29 January 2015

Review: Top Ten Clues You're Clueless

Top Ten Clues You're Clueless by Liz Czukas
Publication date: December 9, 2014
Publisher: Harper Teen

TOP TEN CLUES YOU'RE CLUELESS by Liz Czukas is both an endearing and lighthearted book that embraces mystery and humor. Chloe Novak is your simple teenage girl, head over heels for her crush Tyson, working a job at her local grocery story, GoodFoods, and trying to merely survive high school. Nothing in her life is out of the ordinary, and Chloe is hardly ready for the action packed day she is about to receive. When Chloe heads to work at GoodFoods on Christmas Eve, nothing is out of the ordinary besides the unappealing Christmas sweaters and light up jewelry customers have decided to wear. That is, until Chloe and five of her coworkers are accused of stealing $10,000! It is up to them to prove their innocence and try to determine who is to blame for the missing money.

TOP TEN CLUES YOU'RE CLUELESS is a cozy read with a light mystery, keeping the reader fully engaged. Czukas does a phenomenal job touching on humor, romance, and mystery to attract a broad range of readers. The diversity in characters makes for an interesting plot line and resembles The Breakfast Club, in the sense that a group of assorted teens are forced together, all being accused or punished for a crime. I applaud Czukas’ incredible job of having the majority of the story take place in the time span of a day and in one location, the grocery store. With such a simple idea, Czukas creates an intricate story and manages to make it hilarious and heartwarming at the same time. I would recommend this book for ages twelve and up.

26 January 2015

Review: We Should Hang Out Sometime

We Should Hang Out Sometime by Josh Sundquist
Publication date: December 23, 2014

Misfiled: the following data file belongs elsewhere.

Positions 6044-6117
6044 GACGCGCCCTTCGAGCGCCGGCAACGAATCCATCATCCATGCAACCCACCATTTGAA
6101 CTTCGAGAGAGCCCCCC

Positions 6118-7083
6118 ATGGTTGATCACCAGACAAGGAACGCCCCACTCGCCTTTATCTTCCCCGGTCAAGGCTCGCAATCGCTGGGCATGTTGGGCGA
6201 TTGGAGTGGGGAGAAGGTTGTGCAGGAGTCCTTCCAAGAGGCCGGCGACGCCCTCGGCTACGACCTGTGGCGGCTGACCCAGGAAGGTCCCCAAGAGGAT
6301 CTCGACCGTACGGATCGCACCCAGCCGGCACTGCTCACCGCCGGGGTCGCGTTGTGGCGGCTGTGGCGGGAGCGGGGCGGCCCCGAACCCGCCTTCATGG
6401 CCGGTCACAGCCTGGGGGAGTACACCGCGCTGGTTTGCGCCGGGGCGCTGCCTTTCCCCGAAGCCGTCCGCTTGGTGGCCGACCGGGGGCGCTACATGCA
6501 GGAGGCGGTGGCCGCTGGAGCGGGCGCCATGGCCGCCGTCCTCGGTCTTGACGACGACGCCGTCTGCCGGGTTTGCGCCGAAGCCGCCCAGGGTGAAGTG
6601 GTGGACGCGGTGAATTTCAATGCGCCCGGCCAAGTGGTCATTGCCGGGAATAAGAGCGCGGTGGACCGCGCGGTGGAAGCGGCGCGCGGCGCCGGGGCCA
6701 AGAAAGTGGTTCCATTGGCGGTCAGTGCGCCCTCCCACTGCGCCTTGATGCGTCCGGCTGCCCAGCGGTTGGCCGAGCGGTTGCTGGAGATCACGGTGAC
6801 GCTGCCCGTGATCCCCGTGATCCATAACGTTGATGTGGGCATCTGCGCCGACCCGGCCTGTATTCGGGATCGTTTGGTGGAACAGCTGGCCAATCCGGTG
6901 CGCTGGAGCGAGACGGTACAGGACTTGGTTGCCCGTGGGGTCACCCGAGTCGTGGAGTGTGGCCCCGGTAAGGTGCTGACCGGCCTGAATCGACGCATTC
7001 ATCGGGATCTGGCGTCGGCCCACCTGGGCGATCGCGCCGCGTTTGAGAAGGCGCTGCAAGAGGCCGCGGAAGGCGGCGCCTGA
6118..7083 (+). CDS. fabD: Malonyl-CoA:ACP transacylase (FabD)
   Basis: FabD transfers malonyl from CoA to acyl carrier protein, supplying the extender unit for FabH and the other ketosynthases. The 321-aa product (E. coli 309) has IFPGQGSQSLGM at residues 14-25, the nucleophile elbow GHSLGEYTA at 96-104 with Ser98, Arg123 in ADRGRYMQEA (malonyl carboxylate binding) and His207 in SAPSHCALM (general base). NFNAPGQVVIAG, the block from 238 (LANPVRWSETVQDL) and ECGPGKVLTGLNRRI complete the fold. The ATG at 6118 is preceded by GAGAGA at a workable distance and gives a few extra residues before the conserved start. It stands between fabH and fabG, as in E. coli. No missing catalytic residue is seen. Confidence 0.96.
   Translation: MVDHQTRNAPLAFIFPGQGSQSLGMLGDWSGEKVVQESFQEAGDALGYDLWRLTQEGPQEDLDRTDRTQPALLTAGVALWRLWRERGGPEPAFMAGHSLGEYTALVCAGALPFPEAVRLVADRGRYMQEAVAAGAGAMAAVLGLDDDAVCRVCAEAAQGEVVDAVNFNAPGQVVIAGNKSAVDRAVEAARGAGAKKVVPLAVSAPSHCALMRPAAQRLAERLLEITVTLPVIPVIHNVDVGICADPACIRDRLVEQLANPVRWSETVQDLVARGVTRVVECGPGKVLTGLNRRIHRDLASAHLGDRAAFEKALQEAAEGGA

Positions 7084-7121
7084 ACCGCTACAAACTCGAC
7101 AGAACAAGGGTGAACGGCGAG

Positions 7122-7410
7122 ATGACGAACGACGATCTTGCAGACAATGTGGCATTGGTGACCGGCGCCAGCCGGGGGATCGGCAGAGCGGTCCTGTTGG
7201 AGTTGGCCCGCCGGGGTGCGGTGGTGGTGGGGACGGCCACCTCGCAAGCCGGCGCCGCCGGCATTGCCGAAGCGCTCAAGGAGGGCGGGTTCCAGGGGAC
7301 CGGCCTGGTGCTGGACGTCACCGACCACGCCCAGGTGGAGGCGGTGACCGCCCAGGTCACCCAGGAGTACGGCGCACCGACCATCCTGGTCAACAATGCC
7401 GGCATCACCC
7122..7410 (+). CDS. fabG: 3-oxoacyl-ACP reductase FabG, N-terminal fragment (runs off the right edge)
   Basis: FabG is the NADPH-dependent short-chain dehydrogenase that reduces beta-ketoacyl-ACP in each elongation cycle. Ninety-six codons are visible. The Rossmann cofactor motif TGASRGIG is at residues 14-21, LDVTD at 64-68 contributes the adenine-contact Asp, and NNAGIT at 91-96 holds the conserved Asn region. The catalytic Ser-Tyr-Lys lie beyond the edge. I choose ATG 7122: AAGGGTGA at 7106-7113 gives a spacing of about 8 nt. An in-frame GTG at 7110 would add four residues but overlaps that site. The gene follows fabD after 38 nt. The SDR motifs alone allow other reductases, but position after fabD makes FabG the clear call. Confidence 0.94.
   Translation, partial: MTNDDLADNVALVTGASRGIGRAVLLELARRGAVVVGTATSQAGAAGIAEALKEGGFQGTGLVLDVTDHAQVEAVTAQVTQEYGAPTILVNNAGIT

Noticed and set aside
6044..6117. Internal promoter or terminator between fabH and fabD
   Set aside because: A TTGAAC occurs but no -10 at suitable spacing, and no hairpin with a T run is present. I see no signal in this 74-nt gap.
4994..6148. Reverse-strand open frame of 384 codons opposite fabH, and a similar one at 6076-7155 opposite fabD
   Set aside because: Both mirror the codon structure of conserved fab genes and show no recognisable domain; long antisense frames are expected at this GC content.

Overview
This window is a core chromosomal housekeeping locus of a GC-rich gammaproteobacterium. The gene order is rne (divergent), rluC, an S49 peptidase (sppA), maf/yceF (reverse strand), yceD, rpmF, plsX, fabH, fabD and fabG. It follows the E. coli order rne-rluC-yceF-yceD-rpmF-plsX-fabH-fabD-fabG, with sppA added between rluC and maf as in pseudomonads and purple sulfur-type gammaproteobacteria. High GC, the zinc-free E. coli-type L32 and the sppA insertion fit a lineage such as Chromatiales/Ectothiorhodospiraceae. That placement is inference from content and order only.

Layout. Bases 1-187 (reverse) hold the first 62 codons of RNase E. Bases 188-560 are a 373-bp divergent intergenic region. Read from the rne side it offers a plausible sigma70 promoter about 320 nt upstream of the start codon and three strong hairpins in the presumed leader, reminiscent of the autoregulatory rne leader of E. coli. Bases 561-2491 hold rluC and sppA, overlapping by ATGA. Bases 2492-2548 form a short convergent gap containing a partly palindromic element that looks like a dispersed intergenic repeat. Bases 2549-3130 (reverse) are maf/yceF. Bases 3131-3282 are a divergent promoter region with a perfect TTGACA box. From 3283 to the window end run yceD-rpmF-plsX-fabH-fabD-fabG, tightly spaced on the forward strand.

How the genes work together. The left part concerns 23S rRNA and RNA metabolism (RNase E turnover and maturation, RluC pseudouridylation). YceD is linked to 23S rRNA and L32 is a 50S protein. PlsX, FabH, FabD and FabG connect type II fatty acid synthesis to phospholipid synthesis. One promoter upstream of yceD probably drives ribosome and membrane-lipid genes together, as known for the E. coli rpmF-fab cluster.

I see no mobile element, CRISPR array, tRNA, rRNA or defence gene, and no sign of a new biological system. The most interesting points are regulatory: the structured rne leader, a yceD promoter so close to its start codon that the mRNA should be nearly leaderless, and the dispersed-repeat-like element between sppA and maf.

Publisher: Little, Brown

WE SHOULD HANG OUT SOMETIME is a hilarious and sarcastic memoir by Josh Sundquist, a Paralympic ski racer and cancer survivor. Sundquist goes on a "scientific" journey to discover why he has only ever had one girlfriend...for 23 hours...in eighth grade. The book is funny and has cute little graphs drawn throughout the book. I enjoyed the sarcasm and relatable writing style. It was hard to put down and very well organized in the format of a scientific experiment. I highly recommend this book. There is nothing overtly inappropriate about the book; there are a few mentions of sex, but nothing graphic. I would say that it is appropriate for ages 12 and up (the publisher's recommendation). However, I think slightly older readers, perhaps 15 and up, would be able to appreciate the story and humor more.

23 January 2015

Review: A Thousand Pieces of You

A Thousand Pieces of You by Claudia Gray
Publication date: November 4, 2014
Publisher: Harper Teen

A THOUSAND PIECES OF YOU by Claudia Gray is a science fiction romance novel about parallel universes, betrayal, love, and deception. Marguerite's parents are genius scientists, who along with their students Paul and Theo, invented an alternate dimension jumper known as a Firebird. Marguerite's father is murdered and the Firebird and Paul disappear, so it is up to Marguerite and Theo to cross the parallel universes to find Paul, and avenge her father's death. In each new dimension, they must live out the life of their counterparts while trying to hunt Paul down. However, not all is what it seems and Marguerite must find out who to place her trust in or risk getting killed.